There has been a lot of art sloshing around the centenary of the start of WW1, including our own collaboration with Nenad Prokic, Finger Trigger Bullet Gun, but there is nothing that I have wanted to see more urgently than Mark Anderson’s Furious Folly.
Mark is a brilliant artist and spot on person. He is bright and imaginative enough to draw inspiration from the Dadaist response to World War 1. He has the pyrotechnic skills to make you feel you are stood in the middle of World War 1 but the sensitivity and artistic craft to resist doling out shell shock to his audience.
In Northcroft Park, Newbury he is curating a team of artists to make something that is bound to be extraordinary. The real blow is that it is the same weekend (last weekend in August) that we’re engaged with The Commentators at Moseley Folk Festival. Which could become the dictionary definition of The Sublime and The Ridiculous.
One of the alluring elements of the BE Festival is the links that it brokers between the visiting artists and their host city. The festival introduces seventy young theatre makers to Birmingham and it introduces a local audience to theatre from eleven countries across Europe. The audience and artists supper together, but perhaps the most powerful engagement comes through the hosting of artists by local volunteers.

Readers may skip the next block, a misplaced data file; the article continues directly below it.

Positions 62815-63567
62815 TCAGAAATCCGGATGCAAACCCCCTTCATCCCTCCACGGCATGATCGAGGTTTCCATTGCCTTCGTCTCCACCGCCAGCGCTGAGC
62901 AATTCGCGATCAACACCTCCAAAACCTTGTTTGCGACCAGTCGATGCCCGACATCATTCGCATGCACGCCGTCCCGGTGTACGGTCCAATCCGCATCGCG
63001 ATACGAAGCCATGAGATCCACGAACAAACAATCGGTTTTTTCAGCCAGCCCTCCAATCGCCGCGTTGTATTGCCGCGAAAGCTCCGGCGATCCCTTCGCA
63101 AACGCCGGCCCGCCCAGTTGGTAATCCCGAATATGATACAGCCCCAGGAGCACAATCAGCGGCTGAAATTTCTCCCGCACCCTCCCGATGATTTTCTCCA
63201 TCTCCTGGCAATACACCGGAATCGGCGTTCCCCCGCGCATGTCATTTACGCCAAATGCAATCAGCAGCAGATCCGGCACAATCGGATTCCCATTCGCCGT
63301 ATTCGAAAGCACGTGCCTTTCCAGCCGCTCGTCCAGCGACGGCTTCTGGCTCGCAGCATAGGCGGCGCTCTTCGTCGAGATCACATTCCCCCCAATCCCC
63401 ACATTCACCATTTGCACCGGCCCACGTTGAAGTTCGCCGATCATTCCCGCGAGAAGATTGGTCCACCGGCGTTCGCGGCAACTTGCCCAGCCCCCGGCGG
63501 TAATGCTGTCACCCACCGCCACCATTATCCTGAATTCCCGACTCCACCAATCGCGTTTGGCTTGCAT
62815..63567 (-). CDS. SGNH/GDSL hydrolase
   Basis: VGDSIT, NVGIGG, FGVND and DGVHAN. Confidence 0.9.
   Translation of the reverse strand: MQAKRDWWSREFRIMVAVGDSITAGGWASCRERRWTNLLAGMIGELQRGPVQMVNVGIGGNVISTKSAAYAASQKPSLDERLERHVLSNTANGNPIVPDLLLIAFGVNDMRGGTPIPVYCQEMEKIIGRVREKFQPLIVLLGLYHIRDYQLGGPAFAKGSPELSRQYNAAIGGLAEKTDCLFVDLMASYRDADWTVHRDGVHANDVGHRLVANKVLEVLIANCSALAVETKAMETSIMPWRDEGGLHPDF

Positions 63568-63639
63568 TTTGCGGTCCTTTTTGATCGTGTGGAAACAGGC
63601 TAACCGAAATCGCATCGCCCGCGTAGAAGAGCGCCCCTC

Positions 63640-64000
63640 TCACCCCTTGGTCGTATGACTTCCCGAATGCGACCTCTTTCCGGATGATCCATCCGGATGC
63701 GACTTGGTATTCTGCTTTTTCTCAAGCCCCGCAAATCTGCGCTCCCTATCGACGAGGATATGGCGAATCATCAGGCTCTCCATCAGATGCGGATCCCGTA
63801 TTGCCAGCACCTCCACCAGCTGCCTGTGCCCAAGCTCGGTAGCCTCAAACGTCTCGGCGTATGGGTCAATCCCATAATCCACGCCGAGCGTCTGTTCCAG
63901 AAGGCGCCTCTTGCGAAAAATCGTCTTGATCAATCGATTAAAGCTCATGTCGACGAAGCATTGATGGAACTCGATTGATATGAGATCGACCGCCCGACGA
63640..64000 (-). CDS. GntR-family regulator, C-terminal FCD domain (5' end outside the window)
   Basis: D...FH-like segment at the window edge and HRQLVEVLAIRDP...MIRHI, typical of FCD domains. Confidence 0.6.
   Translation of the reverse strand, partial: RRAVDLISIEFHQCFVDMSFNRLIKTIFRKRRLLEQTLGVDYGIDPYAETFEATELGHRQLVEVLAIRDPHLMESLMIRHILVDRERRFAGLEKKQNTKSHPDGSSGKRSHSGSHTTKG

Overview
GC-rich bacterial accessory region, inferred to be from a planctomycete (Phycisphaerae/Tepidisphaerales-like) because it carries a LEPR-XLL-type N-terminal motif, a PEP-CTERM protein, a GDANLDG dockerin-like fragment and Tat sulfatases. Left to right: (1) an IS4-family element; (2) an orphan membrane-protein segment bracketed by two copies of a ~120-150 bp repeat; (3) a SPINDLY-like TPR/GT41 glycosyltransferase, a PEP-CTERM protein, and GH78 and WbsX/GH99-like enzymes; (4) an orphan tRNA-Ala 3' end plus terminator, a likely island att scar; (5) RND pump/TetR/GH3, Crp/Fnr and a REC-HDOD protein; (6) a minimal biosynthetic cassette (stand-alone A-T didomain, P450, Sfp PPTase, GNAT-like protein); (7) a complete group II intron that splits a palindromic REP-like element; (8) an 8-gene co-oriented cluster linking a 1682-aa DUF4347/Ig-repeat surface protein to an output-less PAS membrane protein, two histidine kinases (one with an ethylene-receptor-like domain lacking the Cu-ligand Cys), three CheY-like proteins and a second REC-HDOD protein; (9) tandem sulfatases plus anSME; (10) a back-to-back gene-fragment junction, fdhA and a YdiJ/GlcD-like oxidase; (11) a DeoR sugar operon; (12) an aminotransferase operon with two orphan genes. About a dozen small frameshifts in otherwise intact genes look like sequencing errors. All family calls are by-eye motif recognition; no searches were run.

BE is able to operate on a shoestring by making it easy for people to give each other gifts. The artists are not paid and have to finance their own travel but get free food and board, volunteers host the artists and in exchange meet fascinating new people and receive tickets to see all the shows on the day their guests perform. It is a positive change and your chance to help make a great thing happen. If you are interested in hosting an artist or two email Helena Scott-Hardy at Helena@befestival.org.
Today BE Festival launched it’s 2014 programme in a small event at The REP which even my ineptitude failed to totally wreck. The big news is that the festival which was born @ A E Harris has moved to The REP and a clever twist they are solving the riddle of being at The REP and retaining the factory feel by eschewing the venue’s plush foyer, bar and restaurant and reversing the venue. Audiences will enter through the back door. They will socialize in the venue’s workshop, eat on the main stage, visit an exhibition in the paint shop and see shows in The DOOR and The STUDIO, but here they will still enter from back stage. Continue reading “BE Ready” »